“There are many reasons why the Morality Lab is awesome," said Tsoi, "but one thing that I love about our lab is that it's composed of graduate students from different labs and even different schools in the Boston area. We're a diverse group, which makes the exchange of ideas particularly great. I've been working in the lab for almost two years now, and I've gained a lot of experience using methods from cognitive neuroscience (e.g., functional magnetic resonance imaging) to investigate different topics in social and moral cognition. I am so glad that I will be staying in the lab as a graduate student.”
“I'm really excited about receiving a Graduate Research Fellowship from NSF because it allows me to dive right into research in my first year of graduate school at BC. One of my current studies looks at how brain regions implicated in theory of mind, or the ability to attribute mental states to others, are recruited in different types of interpersonal interactions, such as cooperative and competitive interactions,” she added.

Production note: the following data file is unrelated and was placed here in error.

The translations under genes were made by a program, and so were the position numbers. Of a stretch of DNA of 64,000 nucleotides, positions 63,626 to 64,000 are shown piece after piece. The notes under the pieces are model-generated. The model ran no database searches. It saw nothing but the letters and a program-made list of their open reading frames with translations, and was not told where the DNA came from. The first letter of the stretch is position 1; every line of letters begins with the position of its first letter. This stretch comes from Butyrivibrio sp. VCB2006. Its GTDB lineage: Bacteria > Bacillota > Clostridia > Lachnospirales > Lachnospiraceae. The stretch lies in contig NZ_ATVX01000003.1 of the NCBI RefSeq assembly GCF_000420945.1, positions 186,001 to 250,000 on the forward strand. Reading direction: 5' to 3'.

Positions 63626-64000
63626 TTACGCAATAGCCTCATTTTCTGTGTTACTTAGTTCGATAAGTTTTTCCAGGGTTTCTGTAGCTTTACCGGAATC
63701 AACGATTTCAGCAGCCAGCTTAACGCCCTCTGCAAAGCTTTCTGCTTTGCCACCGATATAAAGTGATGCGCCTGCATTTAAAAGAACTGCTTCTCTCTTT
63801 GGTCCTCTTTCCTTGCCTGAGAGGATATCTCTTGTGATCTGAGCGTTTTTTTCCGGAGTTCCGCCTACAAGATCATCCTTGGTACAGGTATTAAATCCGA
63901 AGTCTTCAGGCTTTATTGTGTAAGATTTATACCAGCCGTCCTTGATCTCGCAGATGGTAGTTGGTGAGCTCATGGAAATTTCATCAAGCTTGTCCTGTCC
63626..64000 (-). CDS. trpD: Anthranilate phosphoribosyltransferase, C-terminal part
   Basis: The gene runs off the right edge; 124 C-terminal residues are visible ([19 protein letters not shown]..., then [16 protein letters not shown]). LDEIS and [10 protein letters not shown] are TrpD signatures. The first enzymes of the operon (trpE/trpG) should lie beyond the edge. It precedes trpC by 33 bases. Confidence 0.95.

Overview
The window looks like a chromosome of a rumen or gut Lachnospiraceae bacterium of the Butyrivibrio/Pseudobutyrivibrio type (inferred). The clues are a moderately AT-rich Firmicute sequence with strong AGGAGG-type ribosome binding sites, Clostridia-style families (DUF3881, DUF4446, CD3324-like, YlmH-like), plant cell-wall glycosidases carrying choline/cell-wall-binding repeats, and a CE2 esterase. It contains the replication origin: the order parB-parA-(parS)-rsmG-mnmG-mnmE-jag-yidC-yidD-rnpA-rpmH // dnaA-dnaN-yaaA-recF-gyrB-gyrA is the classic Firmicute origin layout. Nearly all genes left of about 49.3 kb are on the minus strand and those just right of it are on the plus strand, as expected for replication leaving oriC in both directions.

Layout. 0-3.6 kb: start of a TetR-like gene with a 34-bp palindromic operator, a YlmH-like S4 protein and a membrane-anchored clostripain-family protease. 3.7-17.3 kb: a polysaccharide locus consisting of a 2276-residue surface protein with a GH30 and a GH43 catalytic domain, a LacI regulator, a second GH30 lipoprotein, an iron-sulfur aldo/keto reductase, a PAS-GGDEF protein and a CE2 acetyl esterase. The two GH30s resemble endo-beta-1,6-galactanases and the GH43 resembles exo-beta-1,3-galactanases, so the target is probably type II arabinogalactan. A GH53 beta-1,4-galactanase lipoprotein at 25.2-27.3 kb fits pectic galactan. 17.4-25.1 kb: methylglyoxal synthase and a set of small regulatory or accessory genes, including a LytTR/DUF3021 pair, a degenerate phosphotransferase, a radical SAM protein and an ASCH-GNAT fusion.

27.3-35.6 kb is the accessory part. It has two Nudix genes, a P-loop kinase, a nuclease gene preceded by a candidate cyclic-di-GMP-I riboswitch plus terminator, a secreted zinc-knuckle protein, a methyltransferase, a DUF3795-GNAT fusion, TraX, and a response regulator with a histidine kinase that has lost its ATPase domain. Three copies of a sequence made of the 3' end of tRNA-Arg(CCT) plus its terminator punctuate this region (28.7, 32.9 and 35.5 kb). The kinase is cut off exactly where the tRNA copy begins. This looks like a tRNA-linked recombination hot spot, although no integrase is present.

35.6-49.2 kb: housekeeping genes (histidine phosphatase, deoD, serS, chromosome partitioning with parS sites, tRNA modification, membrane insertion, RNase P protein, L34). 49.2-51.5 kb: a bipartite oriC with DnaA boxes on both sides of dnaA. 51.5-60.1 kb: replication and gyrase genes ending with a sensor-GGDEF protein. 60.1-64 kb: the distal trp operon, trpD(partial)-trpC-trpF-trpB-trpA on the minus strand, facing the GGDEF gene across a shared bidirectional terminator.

“We’re really thrilled for James and Lily,” said Young. “We are very proud of them. They’ve worked really hard and are worthy recipients of this recognition.”
Zucker, a research assistant in Associate Professor of Psychology Elizabeth Kensinger’s Cognitive and Affective Neuroscience Lab, will use her fellowship to support graduate studies in cognitive neuroscience at the University of California-Davis.
"Working in Professor Kensinger's lab the past three years has been an enriching experience. She is a brilliant scientist who has taught me to be rigorous in study design and analysis, proactive in crossing items off of my to do list, and patient with my students," said Zucker. "I know I will carry these lessons with me as I begin my graduate training in the fall and throughout my entire career."